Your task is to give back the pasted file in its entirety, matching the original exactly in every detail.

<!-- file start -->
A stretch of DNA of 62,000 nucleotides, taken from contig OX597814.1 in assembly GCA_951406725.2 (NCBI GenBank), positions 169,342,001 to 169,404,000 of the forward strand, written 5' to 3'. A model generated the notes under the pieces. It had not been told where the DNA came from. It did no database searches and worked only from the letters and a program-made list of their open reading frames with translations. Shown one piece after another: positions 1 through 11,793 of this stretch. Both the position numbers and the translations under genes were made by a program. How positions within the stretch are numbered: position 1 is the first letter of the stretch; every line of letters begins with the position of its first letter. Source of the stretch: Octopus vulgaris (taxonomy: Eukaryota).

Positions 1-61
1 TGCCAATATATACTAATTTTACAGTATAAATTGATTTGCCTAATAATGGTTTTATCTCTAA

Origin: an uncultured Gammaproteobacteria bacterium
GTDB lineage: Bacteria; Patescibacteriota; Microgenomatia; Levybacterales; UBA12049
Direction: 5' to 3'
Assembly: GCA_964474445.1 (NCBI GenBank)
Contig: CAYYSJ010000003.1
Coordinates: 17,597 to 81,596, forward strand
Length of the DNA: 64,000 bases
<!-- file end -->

A stretch of DNA of 62,000 nucleotides, taken from contig OX597814.1 in assembly GCA_951406725.2 (NCBI GenBank), positions 169,342,001 to 169,404,000 of the forward strand, written 5' to 3'. A model generated the notes under the pieces. It had not been told where the DNA came from. It did no database searches and worked only from the letters and a program-made list of their open reading frames with translations. Shown one piece after another: positions 1 through 11,793 of this stretch. Both the position numbers and the translations under genes were made by a program. How positions within the stretch are numbered: position 1 is the first letter of the stretch; every line of letters begins with the position of its first letter. Source of the stretch: Octopus vulgaris (taxonomy: Eukaryota).

Positions 1-61
1 TGCCAATATATACTAATTTTACAGTATAAATTGATTTGCCTAATAATGGTTTTATCTCTAA

Origin: an uncultured Gammaproteobacteria bacterium
GTDB lineage: Bacteria; Patescibacteriota; Microgenomatia; Levybacterales; UBA12049
Direction: 5' to 3'
Assembly: GCA_964474445.1 (NCBI GenBank)
Contig: CAYYSJ010000003.1
Coordinates: 17,597 to 81,596, forward strand
Length of the DNA: 64,000 bases